The site is surrounded by high buildings that cast their shadows, and cramped by a house on the corner whose owner refuses to sell. Nonetheless, the orientation is interesting and planning laws are moving in the right direction. To the north, on the Rue de Charenton, we were able to build to six storeys, to the south, at the heart of the block, up to three storeys.
As with all historical urban environments, planning regulations left no flexibility in terms of defining the height, width and length of the building. The resulting volume faithfully transcribes the layers of restrictions: the minimal access from the Rue de Charenton, extending back into the block where it is calm and protected, gives a position between street and garden with, above all, a large part of it in full sun at the height of summer.
On the Rue de Charenton, the generous height allowances and the shape of the site led us to design volumes of surprising proportions, which fold along the roofline. On the Ruelle de la Planchette, the upper part of the aligning facade folds in, scrupulously following the volumes permitted.
The smooth external skin faces onto the city. Generously proportioned windows, almost square, provide maximum light and transparency in all the internal spaces, a luxury in Paris.
The height of the neighbouring buildings gives them plunging views over the site. With this in mind, every detail of the building was carefully studied to ensure that they fitted in and were pleasant to look at.
In both the design and its realisation, we opted for a building that is sober and adaptable, conceived in terms of real-life usage over the long term. We took into account the possibility of future extension in the event of acquiring the corner house.
The first consideration regarded contact with the outside world. The quality of the envelope and exterior openings is essential in ensuring the quality of a building. Large windows create a relationship between the internal spaces and the city and neighbourhood.
The second consideration concerned opportunities for interaction within the building. We strove for transparency at the heart of the site, for the quality of the communal and circulation spaces, which are designed as largely glazed walkways providing opportunities for residents to see, meet and interact with one another. These circulation spaces are a determining factor in the quality of life in shared accommodation.
The third consideration took into account the layout of the different functions. The building houses several different functions, as well as the private living units – communal areas, easily accessible spaces for activity and leisure, and work areas for the staff.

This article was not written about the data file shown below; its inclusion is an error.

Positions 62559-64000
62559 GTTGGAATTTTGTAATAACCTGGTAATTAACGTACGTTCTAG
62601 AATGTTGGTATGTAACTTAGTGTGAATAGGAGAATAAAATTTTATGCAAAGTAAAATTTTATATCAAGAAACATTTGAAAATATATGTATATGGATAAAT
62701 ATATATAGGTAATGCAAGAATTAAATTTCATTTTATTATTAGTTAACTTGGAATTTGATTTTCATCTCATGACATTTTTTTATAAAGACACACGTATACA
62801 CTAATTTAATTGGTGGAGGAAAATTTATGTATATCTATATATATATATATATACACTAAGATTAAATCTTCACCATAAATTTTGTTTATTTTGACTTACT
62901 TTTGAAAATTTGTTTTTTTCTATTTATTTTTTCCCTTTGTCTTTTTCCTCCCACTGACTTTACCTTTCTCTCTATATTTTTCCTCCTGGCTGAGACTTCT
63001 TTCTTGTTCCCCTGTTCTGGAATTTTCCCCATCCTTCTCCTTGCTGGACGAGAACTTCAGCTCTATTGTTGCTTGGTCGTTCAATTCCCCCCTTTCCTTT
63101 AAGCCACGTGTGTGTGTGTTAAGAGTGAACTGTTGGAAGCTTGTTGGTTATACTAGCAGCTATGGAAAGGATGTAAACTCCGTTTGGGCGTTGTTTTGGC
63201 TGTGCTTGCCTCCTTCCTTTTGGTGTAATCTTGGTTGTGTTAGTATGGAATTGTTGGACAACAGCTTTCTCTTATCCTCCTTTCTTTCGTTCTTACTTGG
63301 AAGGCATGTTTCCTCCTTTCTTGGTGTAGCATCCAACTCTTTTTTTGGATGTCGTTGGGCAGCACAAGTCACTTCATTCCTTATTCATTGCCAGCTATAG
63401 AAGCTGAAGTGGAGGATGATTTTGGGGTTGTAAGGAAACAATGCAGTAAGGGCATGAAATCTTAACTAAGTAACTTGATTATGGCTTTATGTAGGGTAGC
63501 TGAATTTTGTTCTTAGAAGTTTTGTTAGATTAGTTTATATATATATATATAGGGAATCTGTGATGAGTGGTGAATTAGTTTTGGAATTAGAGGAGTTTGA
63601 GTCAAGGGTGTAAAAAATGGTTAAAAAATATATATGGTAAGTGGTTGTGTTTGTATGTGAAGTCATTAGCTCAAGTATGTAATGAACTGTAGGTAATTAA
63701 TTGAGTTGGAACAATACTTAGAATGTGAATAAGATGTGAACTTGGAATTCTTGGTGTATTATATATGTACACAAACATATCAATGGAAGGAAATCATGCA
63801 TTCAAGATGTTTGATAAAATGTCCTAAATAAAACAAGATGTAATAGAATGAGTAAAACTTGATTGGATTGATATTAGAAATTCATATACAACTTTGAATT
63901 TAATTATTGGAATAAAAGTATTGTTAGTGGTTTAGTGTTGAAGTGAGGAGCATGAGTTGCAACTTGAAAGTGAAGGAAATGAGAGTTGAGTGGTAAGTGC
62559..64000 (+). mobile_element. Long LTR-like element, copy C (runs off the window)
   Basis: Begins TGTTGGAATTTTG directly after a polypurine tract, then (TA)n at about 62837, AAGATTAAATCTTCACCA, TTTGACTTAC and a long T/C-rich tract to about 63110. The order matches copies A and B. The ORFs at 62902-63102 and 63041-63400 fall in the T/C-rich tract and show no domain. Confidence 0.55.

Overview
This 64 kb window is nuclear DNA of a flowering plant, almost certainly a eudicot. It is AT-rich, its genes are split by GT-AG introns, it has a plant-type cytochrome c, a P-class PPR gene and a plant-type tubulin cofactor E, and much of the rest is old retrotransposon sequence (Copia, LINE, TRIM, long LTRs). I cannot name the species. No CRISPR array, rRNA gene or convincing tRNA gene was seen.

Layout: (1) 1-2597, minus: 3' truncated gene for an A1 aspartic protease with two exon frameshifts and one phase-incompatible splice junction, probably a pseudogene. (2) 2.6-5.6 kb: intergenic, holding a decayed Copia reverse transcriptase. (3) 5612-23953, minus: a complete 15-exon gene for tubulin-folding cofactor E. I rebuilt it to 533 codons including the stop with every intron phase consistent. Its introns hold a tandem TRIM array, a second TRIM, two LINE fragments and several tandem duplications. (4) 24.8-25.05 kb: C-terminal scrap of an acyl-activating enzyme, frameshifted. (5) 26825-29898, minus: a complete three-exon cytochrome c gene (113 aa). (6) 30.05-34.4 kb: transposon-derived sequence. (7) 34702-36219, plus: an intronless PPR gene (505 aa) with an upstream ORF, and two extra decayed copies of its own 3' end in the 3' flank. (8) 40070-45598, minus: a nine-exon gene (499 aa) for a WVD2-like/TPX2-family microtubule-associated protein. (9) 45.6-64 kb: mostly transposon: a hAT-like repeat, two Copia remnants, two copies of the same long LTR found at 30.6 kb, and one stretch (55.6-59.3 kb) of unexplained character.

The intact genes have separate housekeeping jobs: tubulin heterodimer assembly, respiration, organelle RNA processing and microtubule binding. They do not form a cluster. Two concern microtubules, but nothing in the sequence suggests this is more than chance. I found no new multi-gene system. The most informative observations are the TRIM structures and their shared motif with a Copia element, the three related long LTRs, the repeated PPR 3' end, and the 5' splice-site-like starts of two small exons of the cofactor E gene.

Finally, if the question of energy is fundamental, so, obviously, are questions of well-being, comfort and health.
Large, central glazed areas, including the main patio, which is itself an ‘outdoor room’, help to maintain transparency throughout the ground floor.
At the semi-basement level are the service areas, for maintenance, laundry and staff, lit by daylight. In the central zone, three large activity rooms are organised around the central patio, from which they receive natural daylight.
Repeating the same configuration of circulation space for each floor of the building, we created an efficient means of arranging the various areas. We distributed the 26 housing units on the upper floors, feeling that ground-floor bedrooms would not be agreeable.
The patios are places for contemplation, like Japanese patios. They are the points towards which views from the communal living areas are directed.
Circulation ceases to be a ‘corridor’, instead becoming a ‘route’. One passes from one point in the building to another looking outside.
Project n°: 48
Name: PLANCHETTE SHELTERED HOUSING
Program: Medical reception center for disabled persons
Adress: 232 rue de Charenton au Roi et 3-5 ruelle de la Planchette 75012 Paris, France
Client contact: Yannick BIGER : +33 (0)1 78 41 50 31
User: La Fondation des Amis de l’Atelier
AZC team: Grégoire Zündel, Irina Cristea, architects;
Valentine Jamet and Stefano Lunardi, project’s managers and Cécile Conduché.
Partners: OTE ingénierie
Missions: Conception + Construction
Cost: 10,6 M€ for a work cost of 7,5 M€ TTC
Surface: 2250 m²
Labels: HEQ process